NIPPON Kichi - 日本吉

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2007/3/26


お神輿 O-mikoshi Omikoshi / Mikoshi (portable miniature Shinto shrines)

Jp En

A mikoshi is a type of portable float that the divine spirits of Shinto gods temporarily inhabit when they are transferred from one shrine to another or taken outside during shrine festivals.

Most mikoshi are in the shape of a miniature shrine. Also there are mikoshi shaped as sacred trees, phallic-shaped ones, or ones with figures on them. Usually a mikoshi weighs about 1 ton, with larger ones weighing about 2 tons or more.

The origin of these shrines is the altar made for harvest festivals, when pre-historic peoples of Japan lived as hunter-gatherers. After people settled and started to live by agriculture, shrines became the place where the gods settled. Later, the mikoshi became the vehicle for the Shinto gods, and took the well-known shape it has today.

It is believed that mikoshi spread all over the country around the Heian period, along with the belief in the divine spirits of the Shinto gods.
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2007/2/15


転法輪寺 Tenpourin-ji Tenporin Temple

Jp En

Tenporin Temple belongs to the Shingonshu Daigo Buddhist sect, and is located on the summit of Mt Kongo, the tallest mountain in the Kongo-Ikoma range in Nara Prefecture. The index of the temple's name is Mt Kongo. It was also once called the Ichijo Tenporin Temple.

This temple is a holy place for the mountain religion, and is also a training ground of Shugen for both the Tendai and Shingon sects.

Tenporin Temple was built in 666 by Enno-Gyoja (a Japanese ascetic and mystic) in order to deify Hoki Bosatsu. The Katsuragi Shrine was built to deify Hitokotonushinogami, which resulted in a sacred mountain where Shintoism and Buddhism mixed.

The mountain, which was once called Mt Katsuragi or Mt Takama in ancient times, changed its name to Mt Kongo by taking the index name of the Tenporin Temple.

Among the hills around the temple are many megaliths and ancient trees, such as fukuishi, kongogo and the meoto-sugi cedar. At the summit of Mt Kongo is an observatory, which faces Sennan. On clear days, there is a distant view of Kansai International Airport and Awaji Island.
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2007/2/14


笛吹神社 Fuefuki-jinjya Fuefuki Shrine

Jp En

Fuefuki Shrine is located in Fuefuki, Katsuragi, Nara Prefecture. The official name of the shrine is Katsuragi Niimasu Hono-Ikazuchi Shrine. Its main gods are Honoikazuchi and Amenokaguyama.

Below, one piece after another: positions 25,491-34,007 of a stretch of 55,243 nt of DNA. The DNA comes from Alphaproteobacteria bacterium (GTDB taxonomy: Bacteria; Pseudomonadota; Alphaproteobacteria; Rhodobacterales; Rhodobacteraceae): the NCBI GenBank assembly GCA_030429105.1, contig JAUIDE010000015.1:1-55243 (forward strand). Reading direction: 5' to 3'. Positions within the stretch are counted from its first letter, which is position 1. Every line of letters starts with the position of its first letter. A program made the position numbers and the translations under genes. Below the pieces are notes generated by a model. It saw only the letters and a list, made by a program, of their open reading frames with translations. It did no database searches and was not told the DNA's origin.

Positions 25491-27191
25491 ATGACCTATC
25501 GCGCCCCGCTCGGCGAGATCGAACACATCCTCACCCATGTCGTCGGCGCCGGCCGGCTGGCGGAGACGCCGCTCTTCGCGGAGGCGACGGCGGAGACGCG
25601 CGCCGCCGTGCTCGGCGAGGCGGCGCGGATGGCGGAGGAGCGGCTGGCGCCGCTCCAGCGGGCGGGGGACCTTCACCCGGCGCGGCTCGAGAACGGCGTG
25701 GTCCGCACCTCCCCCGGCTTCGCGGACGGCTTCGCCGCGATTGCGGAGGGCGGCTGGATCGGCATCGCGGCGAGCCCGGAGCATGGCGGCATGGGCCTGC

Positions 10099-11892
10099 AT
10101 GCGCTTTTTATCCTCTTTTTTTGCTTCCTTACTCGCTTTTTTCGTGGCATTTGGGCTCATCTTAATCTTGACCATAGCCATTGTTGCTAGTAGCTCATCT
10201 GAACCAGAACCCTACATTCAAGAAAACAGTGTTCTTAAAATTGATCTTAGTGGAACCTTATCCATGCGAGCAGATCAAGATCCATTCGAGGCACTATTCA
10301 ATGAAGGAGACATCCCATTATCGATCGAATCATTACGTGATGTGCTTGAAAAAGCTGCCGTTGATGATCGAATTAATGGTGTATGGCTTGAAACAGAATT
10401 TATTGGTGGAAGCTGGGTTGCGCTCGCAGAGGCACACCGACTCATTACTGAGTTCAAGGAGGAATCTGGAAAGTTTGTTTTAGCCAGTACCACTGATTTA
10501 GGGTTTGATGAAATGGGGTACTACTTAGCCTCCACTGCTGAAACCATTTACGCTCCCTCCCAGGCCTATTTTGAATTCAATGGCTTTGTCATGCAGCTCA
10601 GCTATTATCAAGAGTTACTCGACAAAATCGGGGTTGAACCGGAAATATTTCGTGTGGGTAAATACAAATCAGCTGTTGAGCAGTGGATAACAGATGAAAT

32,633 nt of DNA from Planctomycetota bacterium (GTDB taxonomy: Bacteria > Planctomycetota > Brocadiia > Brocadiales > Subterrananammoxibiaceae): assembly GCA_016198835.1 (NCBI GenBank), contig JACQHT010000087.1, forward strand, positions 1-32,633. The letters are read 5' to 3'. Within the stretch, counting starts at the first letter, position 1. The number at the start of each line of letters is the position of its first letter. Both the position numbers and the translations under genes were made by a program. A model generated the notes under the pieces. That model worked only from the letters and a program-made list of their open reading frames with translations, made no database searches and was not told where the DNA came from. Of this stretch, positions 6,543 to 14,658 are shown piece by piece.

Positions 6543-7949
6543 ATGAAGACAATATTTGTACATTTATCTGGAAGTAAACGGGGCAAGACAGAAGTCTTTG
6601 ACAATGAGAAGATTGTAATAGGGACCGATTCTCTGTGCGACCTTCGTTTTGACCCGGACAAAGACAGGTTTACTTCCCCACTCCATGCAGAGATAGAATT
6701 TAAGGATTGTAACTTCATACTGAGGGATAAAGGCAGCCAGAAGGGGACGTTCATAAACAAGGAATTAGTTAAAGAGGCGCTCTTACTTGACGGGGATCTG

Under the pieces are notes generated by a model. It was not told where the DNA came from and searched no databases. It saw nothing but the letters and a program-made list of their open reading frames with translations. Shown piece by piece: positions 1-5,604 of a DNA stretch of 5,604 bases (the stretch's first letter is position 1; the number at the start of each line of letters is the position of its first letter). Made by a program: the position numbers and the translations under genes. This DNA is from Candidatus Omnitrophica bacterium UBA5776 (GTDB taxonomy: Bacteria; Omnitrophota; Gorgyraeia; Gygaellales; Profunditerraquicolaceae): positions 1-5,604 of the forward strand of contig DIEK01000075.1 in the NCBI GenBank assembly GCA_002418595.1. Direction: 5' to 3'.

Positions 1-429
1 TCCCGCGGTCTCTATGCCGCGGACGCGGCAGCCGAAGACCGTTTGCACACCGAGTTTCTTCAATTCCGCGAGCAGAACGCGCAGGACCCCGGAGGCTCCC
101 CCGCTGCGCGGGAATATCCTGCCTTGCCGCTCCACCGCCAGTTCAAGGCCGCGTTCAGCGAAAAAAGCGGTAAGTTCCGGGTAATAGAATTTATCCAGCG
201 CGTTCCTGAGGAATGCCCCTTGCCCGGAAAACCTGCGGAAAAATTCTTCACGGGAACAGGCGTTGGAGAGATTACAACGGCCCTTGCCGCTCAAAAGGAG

Fuefuki Shrine was established during the Jinnmu Emperor period. It is recorded in the 'Engishiki Jinmyo Notebook' which was probably made in 927.

Many musicians and fire fighters visit the shrine due to the presence of gods of music and fire. In the New Year, a dedication musical performance takes place.

Within the shrine grounds there is a natural monument, the Ichiigashi Forest, as well as giant ancient trees.
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2007/1/25


神酒口 Mikino-kuchi Mikinokuchi

Jp En

The mikinokuchi is a folk craft article that dates back more than 300 years. It is presented in symmetrical pairs within a tokkuri and placed on the household Shinto altar of each district in order to celebrate the gods. It is also sometimes seen at weddings and ridgepole-raising ceremonies for good luck or as a charm.

Although the origin of the mikinokuchi is unclear, it is believed that it may have developed from a gohei (a white decorative item used mostly in Shinto rituals), or that it is an 'antenna' for receiving a god.

Mikinokuchi are made from bamboo, cypress or paper depending on the district, but mikinokuchi from Shimoichi in Yoshino, Nara Prefecture, are made from Yoshino cedar. Mikinokuchi are made by weaving thin slats of wood that are cut by a kanna and notched on the surface. They are flame shaped, which represents the wish that all evil and filth be burned away.

In Shimoichi, the mikinokuchi is burned after New Year, during the Dontoyaki (a rite which terminates New Year celebrations in Japan) in order to wish for perfect health for everyone throughout the year.
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NIPPON Kichi - 日本吉 - 日本語に切り替える NIPPON Kichi - 日本吉 - to english

"Nippon-kichi" leads you to places, people and things that reveal a certain Japanese aesthetic.

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